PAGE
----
Last year, the Romance Writers of America experienced some spectacular drama — accusations of racism, infighting, lawsuits, etc. I guess it’s a problem when the membership of your organization consists of a large number of white women, with a disproportional representation of Karens. Things had settled down, I guess, and everyone promised to do better.
This year, they were handing out their annual awards (called the Vivian), and one of the winners was…a love story about two white Christians set against the backdrop of the Wounded Knee Massacre? Which was just an accident? And it’s OK, because god forgives the American cavalry? And the author is actually named “Karen”!
This year, the Vivian in the “Romance with Religious or Spiritual Elements” category was awarded to Karen Witemeyer for At Love’s Command, and a number of its critics thought RWA was Stuck on Stupid again. Witemeyer’s book, says Religion News Service, “opens with a depiction of the Wounded Knee Massacre that some readers and authors have criticized as romanticizing the killing of Native Americans.” The love interest, an officer in the 7th Cavalry, commands the Lakota Sioux to put down their weapons, citing Scripture as his rationale. When a religious leader from the tribe begins chanting, a shot goes off (on purpose? by accident? from whose side?), the order to fire is issued and scores of men, women and children are slaughtered. Then the hero asks God’s forgiveness and, eventually, claims his woman.
What were they thinking, and worse, what was the author thinking? She should have just titled it Custer’s Revenge. You can read a more thorough summary of the mess, or you can even read the beginning of the book for free. I don’t recommend it. It’s Christian apologetics and historical revisionist nonsense, pretending that it was all the fault of the Lakota and that the soldiers didn’t really want to murder women and children.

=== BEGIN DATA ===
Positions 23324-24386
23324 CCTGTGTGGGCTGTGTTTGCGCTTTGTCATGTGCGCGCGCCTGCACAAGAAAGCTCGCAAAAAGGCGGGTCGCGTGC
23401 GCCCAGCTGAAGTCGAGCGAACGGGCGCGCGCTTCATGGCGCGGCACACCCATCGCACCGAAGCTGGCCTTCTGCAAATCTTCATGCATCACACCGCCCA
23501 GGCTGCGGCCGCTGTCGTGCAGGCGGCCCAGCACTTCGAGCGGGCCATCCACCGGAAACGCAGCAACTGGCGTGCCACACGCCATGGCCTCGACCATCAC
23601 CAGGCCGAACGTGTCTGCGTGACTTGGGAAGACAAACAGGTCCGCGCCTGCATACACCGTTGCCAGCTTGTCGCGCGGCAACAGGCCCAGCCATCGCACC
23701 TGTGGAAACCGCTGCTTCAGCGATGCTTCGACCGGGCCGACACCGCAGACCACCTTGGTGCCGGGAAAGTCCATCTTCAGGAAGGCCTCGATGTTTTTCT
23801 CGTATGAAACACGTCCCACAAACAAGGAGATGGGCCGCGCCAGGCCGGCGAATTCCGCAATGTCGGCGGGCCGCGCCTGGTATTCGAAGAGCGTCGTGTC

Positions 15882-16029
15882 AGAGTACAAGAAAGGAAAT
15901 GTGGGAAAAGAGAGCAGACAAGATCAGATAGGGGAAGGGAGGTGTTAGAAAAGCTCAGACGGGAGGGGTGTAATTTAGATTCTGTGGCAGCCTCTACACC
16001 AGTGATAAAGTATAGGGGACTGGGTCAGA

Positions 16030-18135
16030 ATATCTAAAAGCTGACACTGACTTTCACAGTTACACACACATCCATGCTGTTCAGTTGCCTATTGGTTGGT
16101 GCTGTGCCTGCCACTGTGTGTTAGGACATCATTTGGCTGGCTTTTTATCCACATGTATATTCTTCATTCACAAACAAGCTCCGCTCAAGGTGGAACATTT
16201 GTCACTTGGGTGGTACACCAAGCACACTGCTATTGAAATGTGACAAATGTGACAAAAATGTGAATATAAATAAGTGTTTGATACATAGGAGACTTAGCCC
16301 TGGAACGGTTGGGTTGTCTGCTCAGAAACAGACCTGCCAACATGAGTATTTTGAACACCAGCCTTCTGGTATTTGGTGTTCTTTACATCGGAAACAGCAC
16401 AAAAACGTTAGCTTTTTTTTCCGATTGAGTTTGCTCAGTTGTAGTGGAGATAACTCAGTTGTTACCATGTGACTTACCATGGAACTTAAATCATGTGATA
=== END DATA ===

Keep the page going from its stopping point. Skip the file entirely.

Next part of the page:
This is the account of American Horse, a chief of the Oglala Lakota: “There was a woman with an infant in her arms who was killed as she almost touched the flag of truce … A mother was shot down with her infant; the child not knowing that its mother was dead was still nursing … The women as they were fleeing with their babies were killed together, shot right through … and after most all of them had been killed a cry was made that all those who were not killed or wounded should come forth and they would be safe. Little boys … came out of their places of refuge, and as soon as they came in sight a number of soldiers surrounded them and butchered them there.” Some women were found killed two miles from the massacre — they’d been running away, and the cavalry ran them down.
Did you know the US government handed out 20 medals of honor to the soldiers who perpetrated the slaughter? It rather diminishes the “honor” part. I’m beginning to suspect that “awards” are kind of a bad idea.
The result of this appalling romance writing award was, you guessed it, another implosion at the RWA.
The irony of the choice did not escape several who took to social media to protest: On Twitter, author Jenny Hartwell shared an email she sent to RWA board members: “Romances have flawed heroes and heroines who find redemption through the transformative power of love. However, aren’t there some people who shouldn’t be redeemed? Nazis. Slave owners. Soldiers who commit genocide.” Hartwell continued: “Can this author write this story? Absolutely. Free speech is important. But should our organization give this story its highest award? Absolutely not.”
Others resigned their membership in RWA. One member, Bronwyn Parry, served as a judge for the Vivians. “I had high hopes for the VIVIAN award and the strategies for cultural change that the RWA Board have put in place over the past two years,” Parry said in a statement on her website. She expressed pleasure at the diversity of the offerings in the category she was judging — a stated goal of the awards — but was dismayed when all the finalists in that category were (including her) white women writing heterosexual characters. When At Love’s Command was named a winner, she asked that her book be withdrawn from final consideration and her name removed from the finalists’ list.
The award has since been rescinded — I guess the judges opened their eyes and actually read the book they were honoring.